In 2001 we brought several children with disabilitie, from Zhuravichi Children’s Home to spend time in Devon and West Wales. They developed so dramatically during their stay in Britain, that it was simply not appropriate to let them return to the orphanage and we were determined to find an alternative home for them.
We decided to create a small home for these young children, so they could live in a family environment, and in July 2002 we found a suitable house in Rogachev. This was the ideal location as we knew we would receive a great deal of support from the Association of Families with Children with Disabilities, from the Social Centre, the Education Department and the Town Council. KeyMed provided the funds for us to buy and renovate the house. It was renovated during the Autumn and in January 2003 the children moved in.
Anton is blind and when he came from Zhuravichi we were told that he had cerebral palsy. His physical inability and much of his autistic type behaviour were due to years of neglect, first by his mother and then at Zhuravichi. He is an active boy who has many problems because of the emotional damage he has suffered. He needs a lot of love and attention in a stable, secure environment. Anton is now 18.
Ira, who is now fourteen years old, was living in the Home for Abandoned Babies in Gomel. She was born with fingers missing and with severe deformities of the feet and lower legs. She is a very bright child who has become fluent in English in the time she has spent in Devon. In June 2003 she had an operation at the Royal Devon and Exeter Hospital to remove her feet and in November that year she came back to Britain to have prosthetic limbs fitted and learn to walk. She astonished the physiotherapists with the speed with which she adapted to her new legs. Ira has continued to spend a lot of time in Britain having check ups, and new legs fitted, but we now hope that much of her future care can be carried out in Minsk. For the first couple of years she always stayed with Marion Clitheroe, and Ira now stays with Barbara and Andy Marshall when she is in Devon.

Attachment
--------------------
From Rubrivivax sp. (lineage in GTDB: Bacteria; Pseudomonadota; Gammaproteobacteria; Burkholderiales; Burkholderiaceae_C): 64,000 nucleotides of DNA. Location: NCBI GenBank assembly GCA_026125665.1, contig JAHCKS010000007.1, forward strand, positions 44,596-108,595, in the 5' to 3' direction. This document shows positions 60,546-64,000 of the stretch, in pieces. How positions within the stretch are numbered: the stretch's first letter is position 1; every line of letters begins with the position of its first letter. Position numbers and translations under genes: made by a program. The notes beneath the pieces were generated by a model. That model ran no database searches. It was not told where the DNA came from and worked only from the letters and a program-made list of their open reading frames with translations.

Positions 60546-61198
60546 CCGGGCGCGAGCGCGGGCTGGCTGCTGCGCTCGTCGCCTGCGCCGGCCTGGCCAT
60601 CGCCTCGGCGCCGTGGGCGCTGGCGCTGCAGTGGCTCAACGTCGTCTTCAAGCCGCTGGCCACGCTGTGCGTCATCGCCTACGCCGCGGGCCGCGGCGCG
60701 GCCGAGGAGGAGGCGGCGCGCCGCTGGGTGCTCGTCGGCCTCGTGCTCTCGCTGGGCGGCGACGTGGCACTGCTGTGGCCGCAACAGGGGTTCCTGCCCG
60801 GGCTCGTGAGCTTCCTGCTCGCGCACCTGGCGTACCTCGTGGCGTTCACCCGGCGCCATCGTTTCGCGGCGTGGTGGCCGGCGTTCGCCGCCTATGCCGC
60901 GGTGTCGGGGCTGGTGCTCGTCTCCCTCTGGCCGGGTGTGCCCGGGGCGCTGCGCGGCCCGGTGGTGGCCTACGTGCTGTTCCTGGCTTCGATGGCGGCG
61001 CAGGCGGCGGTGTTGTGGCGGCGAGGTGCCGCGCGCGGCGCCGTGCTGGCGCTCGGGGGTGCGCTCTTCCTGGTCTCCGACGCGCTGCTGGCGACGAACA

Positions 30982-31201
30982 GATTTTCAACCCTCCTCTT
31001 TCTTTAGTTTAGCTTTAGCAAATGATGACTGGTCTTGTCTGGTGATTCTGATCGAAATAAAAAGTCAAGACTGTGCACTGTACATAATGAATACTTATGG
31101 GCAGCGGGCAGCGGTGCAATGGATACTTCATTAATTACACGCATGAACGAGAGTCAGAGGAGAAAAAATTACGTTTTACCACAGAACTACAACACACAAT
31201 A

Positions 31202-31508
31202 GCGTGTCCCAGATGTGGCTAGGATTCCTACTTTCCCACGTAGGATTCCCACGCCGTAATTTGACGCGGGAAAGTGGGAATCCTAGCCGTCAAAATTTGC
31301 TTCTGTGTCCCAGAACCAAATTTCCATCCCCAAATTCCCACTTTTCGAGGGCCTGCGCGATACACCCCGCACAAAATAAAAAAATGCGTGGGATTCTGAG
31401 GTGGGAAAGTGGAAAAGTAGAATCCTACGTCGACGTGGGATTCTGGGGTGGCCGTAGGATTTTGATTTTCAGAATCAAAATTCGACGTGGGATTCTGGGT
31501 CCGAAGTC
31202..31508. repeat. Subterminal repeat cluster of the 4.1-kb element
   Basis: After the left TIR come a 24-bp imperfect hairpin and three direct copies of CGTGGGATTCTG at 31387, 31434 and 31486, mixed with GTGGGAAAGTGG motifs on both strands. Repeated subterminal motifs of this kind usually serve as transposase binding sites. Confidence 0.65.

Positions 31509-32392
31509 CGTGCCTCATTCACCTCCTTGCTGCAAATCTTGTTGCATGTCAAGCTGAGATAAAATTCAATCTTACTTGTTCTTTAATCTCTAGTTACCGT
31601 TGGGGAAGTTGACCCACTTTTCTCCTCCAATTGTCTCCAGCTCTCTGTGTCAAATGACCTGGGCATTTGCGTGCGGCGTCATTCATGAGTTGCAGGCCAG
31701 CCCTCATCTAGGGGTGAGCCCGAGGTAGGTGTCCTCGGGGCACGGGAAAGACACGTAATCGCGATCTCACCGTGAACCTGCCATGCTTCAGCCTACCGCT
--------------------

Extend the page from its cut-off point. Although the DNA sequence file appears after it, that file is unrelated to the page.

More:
In 2008 Ira was re-united with her birth family. After meeting her mum Oksana, dad Nikolai and little sister Lilia in January, she was anxious to spend as much time with them as possible and when the summer holidays began she moved in with them. Oxana and Lilia joined Ira for a holiday in Devon during the summer and at Christmas the whole family came to stay with Barbara and Andy.
Anya has cerebral palsy and when she lived at Zhuravichi she did not move and spent most of her time in a cot. Whilst living in Devon with Joan Edwards and her family she learned to crawl all over the house and to walk in a special frame, and she comes to stay with Joan’s family for a holiday every summer and Christmas. She understands almost everything in English and her happy smile makes her a hit with everyone she meets. She will be 18 this summer.
Stas will also soon reach 18. He has mobility problems and is mildly autistic and when he first came from Zhuravichi had quite significant behavioural problems. He has made great improvements and for several years attended a special school in Rogachev. Stas loves to try to find out how things work and he also adores water. When he was younger he spent a number of holidays in Devon shared between the homes of Shirley Rainey and Sue and Brian Carlyon.
Nazar at nineteen is the oldest resident in the house. He has very severe cerebral palsy with displaced hips, and extremely limited eyesight. But he is a lively, chatty boy with a great sense of humour. He was the last to leave Zhuravichi when he spent a few weeks with Linda Walker and family before moving into the house and he been back to spend many Christmases in Glossop.
Sergei Gryn, a long standing member of the Rogachev Families Association, helped to renovate the house and then agreed to become foster father to the children. Sergei and a team of five carers, or aunties, give the children wonderful care and they are supported by regular visits from a specialist teacher. Sergei is becoming legal guardian to the young people as they reach 18.
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